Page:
The Sulabh International Museum of Toilets in Delhi is a museum run by the Sulabh International, which is dedicated to the global history of sanitation and toilets. The museum has a rare collection of facts, pictures and objects detailing the historic evolution of toilets from 2500 BC to date. It provides a chronological account of developments relating to technology, toilet related social customs, toilet etiquettes, prevailing sanitary conditions and legislative efforts of the times. It has an extensive display of privies, chamber-pots, toilet furniture, bidets and water closets in use from 1145 AD to the modern times. It also has a rare collection of beautiful poems related to toilet and its usage; some of which have been reproduced in this booklet.

The pictures displayed at the Sulabh International Museum Of Toilets make one aware of how the world looked like when societies did not have the benefit of water closets (W.C.) and the changes that have been brought about by its invention. Ornately carved and painted urinals and commodes attract attention and are a source of amusement to many. The pictures of medieval commodes are noteworthy. There is also a picture of a medieval mobile commode in the shape of a treasure chest, which the English used while camping out on hunt. One could imagine the shock registered by some unsuspecting highway robbers, if they made away with such “treasure chests”, thinking it to be containing something absolutely unprecedented inside.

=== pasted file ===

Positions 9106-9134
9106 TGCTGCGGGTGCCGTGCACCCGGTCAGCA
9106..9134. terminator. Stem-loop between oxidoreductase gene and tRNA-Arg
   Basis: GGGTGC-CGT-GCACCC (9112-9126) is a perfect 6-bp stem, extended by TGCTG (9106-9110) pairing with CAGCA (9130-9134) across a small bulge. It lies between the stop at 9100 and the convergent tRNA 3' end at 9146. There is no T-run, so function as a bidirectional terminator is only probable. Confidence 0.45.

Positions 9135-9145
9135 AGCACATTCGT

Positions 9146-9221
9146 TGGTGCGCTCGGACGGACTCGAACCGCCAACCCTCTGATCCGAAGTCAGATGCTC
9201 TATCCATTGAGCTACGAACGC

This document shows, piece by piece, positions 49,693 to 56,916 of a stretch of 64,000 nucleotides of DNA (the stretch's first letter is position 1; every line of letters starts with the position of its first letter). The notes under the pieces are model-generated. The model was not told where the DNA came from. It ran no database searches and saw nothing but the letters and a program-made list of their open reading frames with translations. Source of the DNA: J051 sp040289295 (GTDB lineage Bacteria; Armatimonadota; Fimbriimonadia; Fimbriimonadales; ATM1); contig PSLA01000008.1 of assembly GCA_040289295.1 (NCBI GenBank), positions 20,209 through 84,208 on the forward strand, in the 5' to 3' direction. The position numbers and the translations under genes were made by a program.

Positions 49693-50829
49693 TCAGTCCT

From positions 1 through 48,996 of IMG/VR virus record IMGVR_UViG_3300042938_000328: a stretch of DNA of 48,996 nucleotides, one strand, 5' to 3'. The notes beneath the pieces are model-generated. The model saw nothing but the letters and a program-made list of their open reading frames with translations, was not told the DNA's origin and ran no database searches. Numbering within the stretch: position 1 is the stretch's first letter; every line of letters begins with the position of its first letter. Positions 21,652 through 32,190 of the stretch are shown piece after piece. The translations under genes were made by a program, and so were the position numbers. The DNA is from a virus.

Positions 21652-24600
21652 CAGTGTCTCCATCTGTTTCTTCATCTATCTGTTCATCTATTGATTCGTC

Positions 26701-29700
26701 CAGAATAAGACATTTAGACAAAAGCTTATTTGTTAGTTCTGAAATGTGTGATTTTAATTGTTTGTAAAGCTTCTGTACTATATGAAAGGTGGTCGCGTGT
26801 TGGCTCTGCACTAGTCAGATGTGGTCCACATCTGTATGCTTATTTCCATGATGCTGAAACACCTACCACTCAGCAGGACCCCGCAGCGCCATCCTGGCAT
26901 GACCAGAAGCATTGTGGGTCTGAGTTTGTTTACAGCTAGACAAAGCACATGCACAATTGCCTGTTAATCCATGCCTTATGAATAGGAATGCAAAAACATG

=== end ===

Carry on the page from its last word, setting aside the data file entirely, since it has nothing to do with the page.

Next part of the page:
Sulabh International Museum Of Toilets also displays how the Roman emperors used to have toilet pots made of gold and silver. The Museum has a rare record of the flush pot devised in 1596 by Sir John Harrington, a courtier of Queen Elizabeth I. The Museum displays sewerage system at Mohenjo-Daro of Harappan civilization and maintains a detailed record of how modern toilet pans have emerged over a period of time.

The Museum has a stock of interesting anecdotes associated with the development of toilets. Tracing the history of toilets from Indus Valley Civilisation in Lothal, 62 km from the city of Ahmedabad, India where a highly developed drainage system existed, the Museum documents facts relating to some countries in Europe where most of the early technological developments in the evolution of toilets and drainage took place. The national flags of different countries, from where the pictures of toilets have been collected are also displayed.